“They’re required to submit it to the regulatory agencies within generally 24 hours, but they have seven days to provide it to the community, to the public,” she said.

This lack of information can make it difficult for residents to know which areas people living in the area should avoid.

“That’s especially true because while some of these gases [like chlorine and benzene] have a real odor when they hit particular levels, some other gases you can’t even smell in the air,” Malek-Wiley said. For instance, ethylene oxide, which is used in the manufacture many other chemicals in southern Louisiana and has a host of nasty health impacts, is odorless at levels that can still cause harm.

It’s also important because in the area, residents are often exposed to more than one toxic chemical at once.

“So if you take the chlorine fire, for example, chlorine gas is super toxic and it’s actually been used as in chemical warfare as a choking agent,” said Kimberly Terrell, Tulane Environmental Law Clinic’s director of community outreach. But chlorine is dangerous even when at lower levels because, she said, “chlorine can react with ammonia, for example, to produce chloramines, which are very, very highly toxic…so there’s a lot more besides the level of chlorine gas that that we should be concerned about.”

The lack of transparency about emissions can also make it hard to hold facilities accountable for their pollution.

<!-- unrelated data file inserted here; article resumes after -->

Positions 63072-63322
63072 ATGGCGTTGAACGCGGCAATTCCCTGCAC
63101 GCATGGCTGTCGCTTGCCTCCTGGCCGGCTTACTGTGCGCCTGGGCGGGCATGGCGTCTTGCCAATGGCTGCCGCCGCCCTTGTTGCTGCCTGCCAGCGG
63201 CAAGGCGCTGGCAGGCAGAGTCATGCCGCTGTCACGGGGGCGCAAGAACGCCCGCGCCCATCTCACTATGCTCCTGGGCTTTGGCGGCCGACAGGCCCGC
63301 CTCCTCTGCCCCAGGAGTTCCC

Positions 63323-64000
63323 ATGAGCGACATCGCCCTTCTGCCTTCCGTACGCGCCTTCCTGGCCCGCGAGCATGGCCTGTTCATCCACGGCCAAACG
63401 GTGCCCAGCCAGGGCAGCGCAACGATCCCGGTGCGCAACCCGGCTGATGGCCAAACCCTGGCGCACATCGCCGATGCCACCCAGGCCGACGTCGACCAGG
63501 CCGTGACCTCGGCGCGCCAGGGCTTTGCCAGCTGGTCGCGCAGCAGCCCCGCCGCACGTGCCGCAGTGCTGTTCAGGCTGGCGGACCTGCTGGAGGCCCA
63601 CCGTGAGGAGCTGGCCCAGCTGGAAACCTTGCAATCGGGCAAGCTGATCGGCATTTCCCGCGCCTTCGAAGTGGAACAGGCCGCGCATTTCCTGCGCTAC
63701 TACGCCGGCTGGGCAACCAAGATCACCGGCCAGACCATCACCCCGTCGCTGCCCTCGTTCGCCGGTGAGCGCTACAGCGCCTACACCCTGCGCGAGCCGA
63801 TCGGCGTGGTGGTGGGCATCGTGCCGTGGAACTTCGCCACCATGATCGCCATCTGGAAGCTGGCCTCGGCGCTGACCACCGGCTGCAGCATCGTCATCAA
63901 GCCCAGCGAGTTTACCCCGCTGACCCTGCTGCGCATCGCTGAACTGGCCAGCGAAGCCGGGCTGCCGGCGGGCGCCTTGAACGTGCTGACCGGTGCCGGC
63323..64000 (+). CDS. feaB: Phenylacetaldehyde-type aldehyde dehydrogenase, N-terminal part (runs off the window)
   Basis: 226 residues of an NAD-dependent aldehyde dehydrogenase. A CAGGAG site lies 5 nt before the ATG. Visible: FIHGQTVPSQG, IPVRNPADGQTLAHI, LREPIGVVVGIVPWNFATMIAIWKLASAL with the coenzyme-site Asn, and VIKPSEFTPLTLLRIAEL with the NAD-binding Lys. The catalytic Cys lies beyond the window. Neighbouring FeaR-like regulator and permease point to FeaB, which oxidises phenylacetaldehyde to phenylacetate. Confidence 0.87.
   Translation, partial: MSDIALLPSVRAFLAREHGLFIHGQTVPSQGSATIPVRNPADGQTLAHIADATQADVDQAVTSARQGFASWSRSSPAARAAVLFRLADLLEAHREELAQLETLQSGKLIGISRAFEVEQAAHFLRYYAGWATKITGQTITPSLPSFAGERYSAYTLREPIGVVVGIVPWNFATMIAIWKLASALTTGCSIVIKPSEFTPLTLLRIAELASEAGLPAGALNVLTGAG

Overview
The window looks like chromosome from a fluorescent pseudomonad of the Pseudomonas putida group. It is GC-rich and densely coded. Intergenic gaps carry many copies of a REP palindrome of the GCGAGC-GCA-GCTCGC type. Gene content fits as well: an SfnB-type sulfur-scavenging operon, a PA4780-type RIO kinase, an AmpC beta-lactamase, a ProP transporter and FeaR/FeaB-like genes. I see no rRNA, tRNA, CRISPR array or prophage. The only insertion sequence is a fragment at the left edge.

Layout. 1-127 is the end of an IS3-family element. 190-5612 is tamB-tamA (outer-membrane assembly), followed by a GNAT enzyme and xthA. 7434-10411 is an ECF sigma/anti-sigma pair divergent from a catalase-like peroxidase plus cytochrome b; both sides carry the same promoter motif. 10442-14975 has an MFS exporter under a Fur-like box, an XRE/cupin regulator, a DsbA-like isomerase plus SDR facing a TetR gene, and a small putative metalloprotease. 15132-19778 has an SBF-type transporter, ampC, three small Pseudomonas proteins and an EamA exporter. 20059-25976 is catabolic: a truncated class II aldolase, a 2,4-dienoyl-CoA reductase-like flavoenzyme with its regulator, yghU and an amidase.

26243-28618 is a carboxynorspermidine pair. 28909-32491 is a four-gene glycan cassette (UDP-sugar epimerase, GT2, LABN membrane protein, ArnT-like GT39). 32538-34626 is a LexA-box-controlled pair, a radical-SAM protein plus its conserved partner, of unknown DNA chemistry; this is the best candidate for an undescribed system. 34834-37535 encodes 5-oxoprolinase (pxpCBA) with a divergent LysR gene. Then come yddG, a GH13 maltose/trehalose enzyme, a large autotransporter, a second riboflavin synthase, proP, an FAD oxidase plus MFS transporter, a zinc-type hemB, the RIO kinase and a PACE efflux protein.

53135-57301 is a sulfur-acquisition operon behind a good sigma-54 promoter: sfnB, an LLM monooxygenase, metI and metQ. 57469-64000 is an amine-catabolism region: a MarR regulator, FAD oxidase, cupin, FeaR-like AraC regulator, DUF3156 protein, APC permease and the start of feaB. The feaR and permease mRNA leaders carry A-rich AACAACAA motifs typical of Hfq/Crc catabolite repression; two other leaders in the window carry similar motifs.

“If there’s data, sometimes you can point to a specific violation by a company, saying they violated some regulation in particular, and then you can you have some legal hooks and try to wage a lawsuit,” said Malek-Wiley. “But if you don’t have any kind of data, you can’t just go fishing and say, ‘I want to sue all these companies because I think something happened.’ That doesn’t go very far in court.”

Though Sierra Club and other nonprofit organizations do their own air quality monitoring of some pollutants, doing so can be cost-prohibitive, and can be difficult for citizens to execute safely during severe weather. Terrell said there’s more the state could be doing to ensure citizens know more about the air they’re breathing.

“One thing that the [Louisiana Department of Environmental Quality] could easily have done that it has not yet done is to mobilize all of its mobile air monitoring units,” she said. Currently, none of these units are being deployed in the Lake Charles area, where the greatest damage occurred.

Though Hurricane Laura has exacerbated issues with pollution and monitoring in Louisiana, the problem didn’t begin with the hurricane. Environmental groups have been pushing for an increased level of fenceline monitoring at all petrochemical plants for years, and also pushing to stop the state from expanding its petrochemical infrastructure.

Yet it seems that the state is moving in the opposite direction. Louisiana’s emissions from its petrochemical hub are expected to increase dramatically over the next few years due to newly planned projects such as a $9.4 billion Formosa chemical facility. The state’s environmental quality department actually requested to take one of its air quality monitors in that region offline, according to Terrell.

She said these impacts will be even worse because the Louisiana residents burdened with all of this pollution are disproportionately low-income, and often don’t have the resources to evacuate dangerous areas amid threatening events like chemical fires and leaks caused by hurricanes. In the aftermath of Laura, residents who couldn’t leave have been left without power in the midst of a sweltering heat wave, and the risk of exposure to toxic chemicals is making a bad situation worse worse.

This all points to the need to better regulate the emissions that these plants produce—and ultimately, move away from petrochemicals and the fossil fuels they’re based on altogether.

source.